Aristocratic men of the first half of the eighteenth century have been described as exotic birds, wearing brightly coloured garments made with delicate fabrics. This luxurious splendour, however, had fallen out of favour in England by the 1760s to be replaced by a new aristocratic aesthetic theory that simplicity was beautiful. The growing feeling that pomp and glitter were vulgar was linked to a fear of the effeminising effect that luxury had on England’s men. Modesty became a new means of social distinction, as less became more.  

From the 1750s, coats were simplified as stiffened pleats declined and moved to the back. Similarly, fabrics moved away from brightly patterned silks to woollen cloth. The bold prints and embroidery of former years had disappeared, remaining only for more formal evening and court wear. These new styles were largely inspired by military, sporting and country life images, all activities that imbued masculinity.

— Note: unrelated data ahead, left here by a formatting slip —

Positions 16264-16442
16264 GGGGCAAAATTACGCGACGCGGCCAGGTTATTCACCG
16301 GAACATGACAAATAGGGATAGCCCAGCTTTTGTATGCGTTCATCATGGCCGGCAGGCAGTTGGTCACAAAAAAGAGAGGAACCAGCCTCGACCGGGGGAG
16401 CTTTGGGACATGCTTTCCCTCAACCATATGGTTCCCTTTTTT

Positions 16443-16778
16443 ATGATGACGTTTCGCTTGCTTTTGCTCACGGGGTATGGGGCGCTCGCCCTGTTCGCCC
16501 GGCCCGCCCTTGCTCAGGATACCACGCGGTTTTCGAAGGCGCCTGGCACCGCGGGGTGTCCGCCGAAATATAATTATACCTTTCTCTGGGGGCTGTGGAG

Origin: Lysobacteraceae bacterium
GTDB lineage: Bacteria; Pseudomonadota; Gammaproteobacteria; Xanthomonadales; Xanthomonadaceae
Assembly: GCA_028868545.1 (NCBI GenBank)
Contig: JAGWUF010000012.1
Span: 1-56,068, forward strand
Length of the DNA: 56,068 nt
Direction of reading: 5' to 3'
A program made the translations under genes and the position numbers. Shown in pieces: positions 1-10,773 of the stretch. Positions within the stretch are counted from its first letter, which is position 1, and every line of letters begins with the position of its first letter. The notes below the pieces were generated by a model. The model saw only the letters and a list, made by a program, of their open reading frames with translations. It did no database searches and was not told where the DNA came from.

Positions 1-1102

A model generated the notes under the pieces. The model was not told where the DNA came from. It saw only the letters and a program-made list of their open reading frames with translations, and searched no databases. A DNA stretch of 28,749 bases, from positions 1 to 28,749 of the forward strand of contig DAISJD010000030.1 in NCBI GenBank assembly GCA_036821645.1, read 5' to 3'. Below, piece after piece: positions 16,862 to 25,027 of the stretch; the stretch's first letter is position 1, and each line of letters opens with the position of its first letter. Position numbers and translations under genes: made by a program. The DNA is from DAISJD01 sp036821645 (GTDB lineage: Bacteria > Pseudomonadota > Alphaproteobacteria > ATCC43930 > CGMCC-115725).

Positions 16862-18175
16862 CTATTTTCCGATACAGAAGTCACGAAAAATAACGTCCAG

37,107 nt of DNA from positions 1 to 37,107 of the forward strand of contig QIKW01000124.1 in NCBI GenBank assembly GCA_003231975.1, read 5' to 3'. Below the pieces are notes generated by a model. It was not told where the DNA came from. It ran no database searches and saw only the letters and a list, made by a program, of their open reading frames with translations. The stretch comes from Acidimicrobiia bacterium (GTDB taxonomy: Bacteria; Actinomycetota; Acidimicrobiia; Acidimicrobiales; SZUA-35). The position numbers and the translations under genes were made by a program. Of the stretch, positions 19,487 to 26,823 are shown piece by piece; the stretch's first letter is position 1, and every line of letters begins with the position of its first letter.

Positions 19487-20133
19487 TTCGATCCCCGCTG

Receipts from York tailor and drapers, Tasker & Routh, reveal Lord Fairfax purchasing several three-piece suits between 1759 and 1760, all made of plain but rich-coloured woollen cloth of scarlet and crimson. To retain the distinction of rank, these suits were made of Superfine, the most luxurious form of woollen cloth, and trimmed with silk and gold lace. The new fashionable, aristocratic man understood the importance of balance. Too much luxury would be vulgar, too little refinement, dangerously rustic.  

In striking contrast to the modest aristocrat that Lord Fairfax embodied was the Macaronis. These young men tended to be rich, young and fresh from their Grand Tour of Europe where they had first tasted the pasta dish they were named after. In the late 1760s and early 1770s, the Macaroni fashion was largely based on European models but wildly over exaggerated. It consisted of sumptuous fabrics of vivid patterns, large buttons and tall wigs with tiny hats on top. Macaronis also wore striped stockings to further emphasise their tall, lean figures. Unsurprisingly, these fops were mercilessly ridiculed in popular print media, portrayed in caricatures as excessively narcissistic and feminine.  

This last ditch attempt to reintroduce brightly coloured, highly decorative clothing into men’s fashions was, however, short lived. The new simplicity of aristocratic men’s clothing was here to stay.